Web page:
Still a world-renowned performer of traditional Chinese repertoire, Min has been a featured soloist with the Brooklyn Philharmonic, Pacific Symphony, San Diego Symphony, Amiens Chamber Orchestra (France) and Nieuw Ensemble (Holland), Third Angle New Music, among many others. She premiered Tan Dun’s opera Peony Pavilion with director Peter Sellars in 1998, Anthony De Ritis’ pipa concerto Ping Pong with the Taipei Chinese Music Orchestra in 2004, also recorded this concerto with the Boston Modern Orchestra Project – conduced by Gil Rose, the album released in June, 2023, Huang Ruo’s Written on the Wind for Meet the Composer in 2008. She has also premiered the works of such noted composers as Chen Yi, Zhou Long, Bun-Ching Lam and Philip Glass.
Min received a commission in 2007 for Return of the Dragon from The Kitchen in New York, while her composition Ghost Masks was commissioned and performed by Min–Wu–Xu at the Glatt & Verkehrt Festival in Krems, Austria in 2008. She has received awards from Meet the Composer, Asian Cultural Council and The Peter S. Reed Foundation, and served as curator at John Zorn’s venue The Stone and the Museum of Chinese in America in New York City.
Min has taught master classes at the Juilliard School, Manhattan School of Music, Boston Conservatory, The New School, Columbia University, Yale University, P.S. 130 The Parkside School, Brooklyn Friends School, University of Oregon, Princeton University, Amsterdam Conservatory and University of Gothenburg, Washington Yu Ying Public Charter School, Brevard College, among many others.
The pipa is a plucked string instrument, it existed in China during the Qin Dynasty (221 – 206BC). It has been played for two thousand years. At that time, the shape of the instrument was a round soundbox with a long handle and stretched strings. The word “pipa” is made up of two Chinese syllables, “pi” and “pa.” These are the two most common ways of playing the instrument. “Pi” is to push the right hand of first finger striking down. “Pa” uses the thumb striking up, making a sound like “pi-pa.”
During the Tang Dynasty (618-907AD), a pear-shaped wooden body pipa was introduced to China from central Asia. At that time the pipa only had 3 or 5 frets, was held horizontally and they used a plectrum. During the Tang Dynasty, the pipa became a principal musical instrument in the imperial court and it was played solo or with an orchestra.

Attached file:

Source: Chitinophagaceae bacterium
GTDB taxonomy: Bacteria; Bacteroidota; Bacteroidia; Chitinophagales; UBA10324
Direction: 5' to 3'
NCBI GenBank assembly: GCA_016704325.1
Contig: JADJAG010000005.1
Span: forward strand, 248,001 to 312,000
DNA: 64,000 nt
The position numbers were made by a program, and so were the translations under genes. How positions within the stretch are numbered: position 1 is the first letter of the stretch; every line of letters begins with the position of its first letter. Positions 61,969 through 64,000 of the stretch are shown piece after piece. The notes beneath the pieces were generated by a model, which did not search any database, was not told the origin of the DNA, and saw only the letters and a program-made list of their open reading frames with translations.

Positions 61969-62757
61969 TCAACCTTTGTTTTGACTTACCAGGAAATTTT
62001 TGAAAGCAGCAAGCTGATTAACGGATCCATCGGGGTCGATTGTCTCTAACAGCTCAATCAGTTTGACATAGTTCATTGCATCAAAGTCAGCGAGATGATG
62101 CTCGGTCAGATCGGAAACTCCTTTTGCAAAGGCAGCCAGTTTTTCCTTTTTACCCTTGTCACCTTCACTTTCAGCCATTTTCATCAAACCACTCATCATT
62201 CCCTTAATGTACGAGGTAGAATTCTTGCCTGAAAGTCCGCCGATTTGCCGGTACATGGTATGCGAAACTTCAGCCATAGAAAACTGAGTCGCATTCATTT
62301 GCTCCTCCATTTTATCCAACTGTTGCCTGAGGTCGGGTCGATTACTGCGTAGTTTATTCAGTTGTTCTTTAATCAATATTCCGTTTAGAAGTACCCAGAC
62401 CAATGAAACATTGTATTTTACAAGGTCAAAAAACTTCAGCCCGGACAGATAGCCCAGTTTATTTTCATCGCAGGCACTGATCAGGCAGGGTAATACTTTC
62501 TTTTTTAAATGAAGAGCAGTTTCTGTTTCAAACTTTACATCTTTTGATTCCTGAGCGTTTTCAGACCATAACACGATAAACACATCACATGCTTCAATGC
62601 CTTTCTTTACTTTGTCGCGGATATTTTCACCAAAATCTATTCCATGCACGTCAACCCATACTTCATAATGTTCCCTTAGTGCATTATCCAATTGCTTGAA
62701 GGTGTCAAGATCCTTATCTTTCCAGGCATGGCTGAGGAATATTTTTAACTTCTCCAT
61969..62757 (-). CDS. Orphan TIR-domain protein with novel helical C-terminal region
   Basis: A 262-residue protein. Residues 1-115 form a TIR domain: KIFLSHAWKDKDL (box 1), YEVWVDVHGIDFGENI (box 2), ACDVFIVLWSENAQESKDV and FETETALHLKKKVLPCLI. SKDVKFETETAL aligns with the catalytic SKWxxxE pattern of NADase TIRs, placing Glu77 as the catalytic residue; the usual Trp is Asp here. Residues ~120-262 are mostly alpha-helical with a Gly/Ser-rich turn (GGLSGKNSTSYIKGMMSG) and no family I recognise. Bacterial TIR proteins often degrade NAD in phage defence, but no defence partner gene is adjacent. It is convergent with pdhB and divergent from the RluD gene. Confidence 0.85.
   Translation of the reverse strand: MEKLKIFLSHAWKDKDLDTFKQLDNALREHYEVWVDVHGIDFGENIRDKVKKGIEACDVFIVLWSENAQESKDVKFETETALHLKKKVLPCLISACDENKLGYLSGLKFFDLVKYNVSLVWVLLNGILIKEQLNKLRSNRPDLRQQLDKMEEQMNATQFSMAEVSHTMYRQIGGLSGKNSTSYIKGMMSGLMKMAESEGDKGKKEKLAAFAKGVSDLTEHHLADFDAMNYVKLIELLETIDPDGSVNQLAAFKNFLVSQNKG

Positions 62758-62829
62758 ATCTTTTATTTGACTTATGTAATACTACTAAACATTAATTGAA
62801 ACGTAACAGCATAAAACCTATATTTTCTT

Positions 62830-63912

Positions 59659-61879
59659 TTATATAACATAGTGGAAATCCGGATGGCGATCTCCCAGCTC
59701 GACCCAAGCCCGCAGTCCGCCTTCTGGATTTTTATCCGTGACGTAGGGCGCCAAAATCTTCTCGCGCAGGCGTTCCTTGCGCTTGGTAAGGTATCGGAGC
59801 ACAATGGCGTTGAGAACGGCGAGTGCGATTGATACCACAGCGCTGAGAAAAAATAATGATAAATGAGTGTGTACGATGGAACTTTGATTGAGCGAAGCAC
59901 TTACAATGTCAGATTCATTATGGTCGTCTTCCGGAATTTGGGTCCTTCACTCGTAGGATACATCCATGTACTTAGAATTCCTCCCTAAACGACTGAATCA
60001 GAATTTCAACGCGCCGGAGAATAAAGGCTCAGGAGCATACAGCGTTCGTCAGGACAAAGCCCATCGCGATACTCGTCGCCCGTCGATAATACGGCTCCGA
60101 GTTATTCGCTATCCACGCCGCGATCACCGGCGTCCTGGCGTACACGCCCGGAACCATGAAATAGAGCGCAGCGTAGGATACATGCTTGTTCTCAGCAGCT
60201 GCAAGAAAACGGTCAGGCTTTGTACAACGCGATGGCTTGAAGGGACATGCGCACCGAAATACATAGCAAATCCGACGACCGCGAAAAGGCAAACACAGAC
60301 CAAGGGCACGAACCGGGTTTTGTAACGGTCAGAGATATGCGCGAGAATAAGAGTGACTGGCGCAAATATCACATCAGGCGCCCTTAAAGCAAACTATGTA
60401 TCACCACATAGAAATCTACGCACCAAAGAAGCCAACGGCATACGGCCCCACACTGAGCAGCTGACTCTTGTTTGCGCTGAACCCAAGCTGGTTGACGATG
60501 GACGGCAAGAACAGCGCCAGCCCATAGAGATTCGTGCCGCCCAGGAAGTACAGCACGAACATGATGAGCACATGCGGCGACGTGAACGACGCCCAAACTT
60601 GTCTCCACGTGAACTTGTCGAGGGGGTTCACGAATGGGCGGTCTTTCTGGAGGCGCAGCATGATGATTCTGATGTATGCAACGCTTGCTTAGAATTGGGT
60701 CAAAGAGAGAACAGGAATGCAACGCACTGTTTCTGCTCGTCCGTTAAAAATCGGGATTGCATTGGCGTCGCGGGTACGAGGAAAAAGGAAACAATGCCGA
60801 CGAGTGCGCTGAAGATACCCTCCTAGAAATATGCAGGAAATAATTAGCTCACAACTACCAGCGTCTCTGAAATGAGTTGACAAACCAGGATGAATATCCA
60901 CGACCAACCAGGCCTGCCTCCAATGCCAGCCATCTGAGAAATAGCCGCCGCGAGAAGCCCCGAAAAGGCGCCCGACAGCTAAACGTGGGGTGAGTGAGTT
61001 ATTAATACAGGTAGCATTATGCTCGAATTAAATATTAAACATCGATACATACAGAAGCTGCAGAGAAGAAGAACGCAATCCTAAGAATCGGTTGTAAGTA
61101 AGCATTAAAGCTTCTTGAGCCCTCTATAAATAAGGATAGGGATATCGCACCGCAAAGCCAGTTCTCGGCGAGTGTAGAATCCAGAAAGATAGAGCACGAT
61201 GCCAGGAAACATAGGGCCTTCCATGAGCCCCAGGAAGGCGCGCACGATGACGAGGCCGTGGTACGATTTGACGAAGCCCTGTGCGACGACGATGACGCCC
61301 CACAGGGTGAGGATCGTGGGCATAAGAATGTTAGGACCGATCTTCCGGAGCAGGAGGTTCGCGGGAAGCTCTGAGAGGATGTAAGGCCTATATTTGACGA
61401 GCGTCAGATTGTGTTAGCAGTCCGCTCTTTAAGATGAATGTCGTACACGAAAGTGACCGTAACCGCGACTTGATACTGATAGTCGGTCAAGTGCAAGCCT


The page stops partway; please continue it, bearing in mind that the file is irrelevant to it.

The pipa I use now is a vertical and modern version. It has a total of 30 frets, 6 large frets on the fingerboard, 24 frets on the sound box. The pipa uses the chromatic scale with more than 70 techniques, it’s tuned A-D-E-A using five fingerpicks on the right hand to perform. One of the other main techniques for pipa is the five fingers strum, like a flamenco guitar.
Ruan is four stringed moon shaped lute with a straight neck and 24 frets, date back to the Qian dynasty. As a member of the pipa family, ruan mostly used for local opera and also for Chinese Orchestra.
Sanxian is one of the ancient Chinese plucked instruments, it has three strings, a fretless long fingerboard and a round soundbox. It has been widely used in folk art forms, local operas and others.
Guqin is a seven stringed zither without a bridge. It’s a most ancient string instrument with a history of over three thou- sand years or more. Guqin has been favorited by scholars and also associated with the ancient Chinese philosopher Confucius.
About nanyin pipa:
Nanyin music is called the living fossil of Chinese ancient music, it can be traced back to the Han and Tang Dynasties, it is the oldest form of traditional Chinese music that still exists today in Fujian province and Taiwan area.
The nanyin pipa is held horizontally, it has 14 frets. It is still played in a traditional way – using fingers to perform. Traditionally, the pipa player also should be able to sing.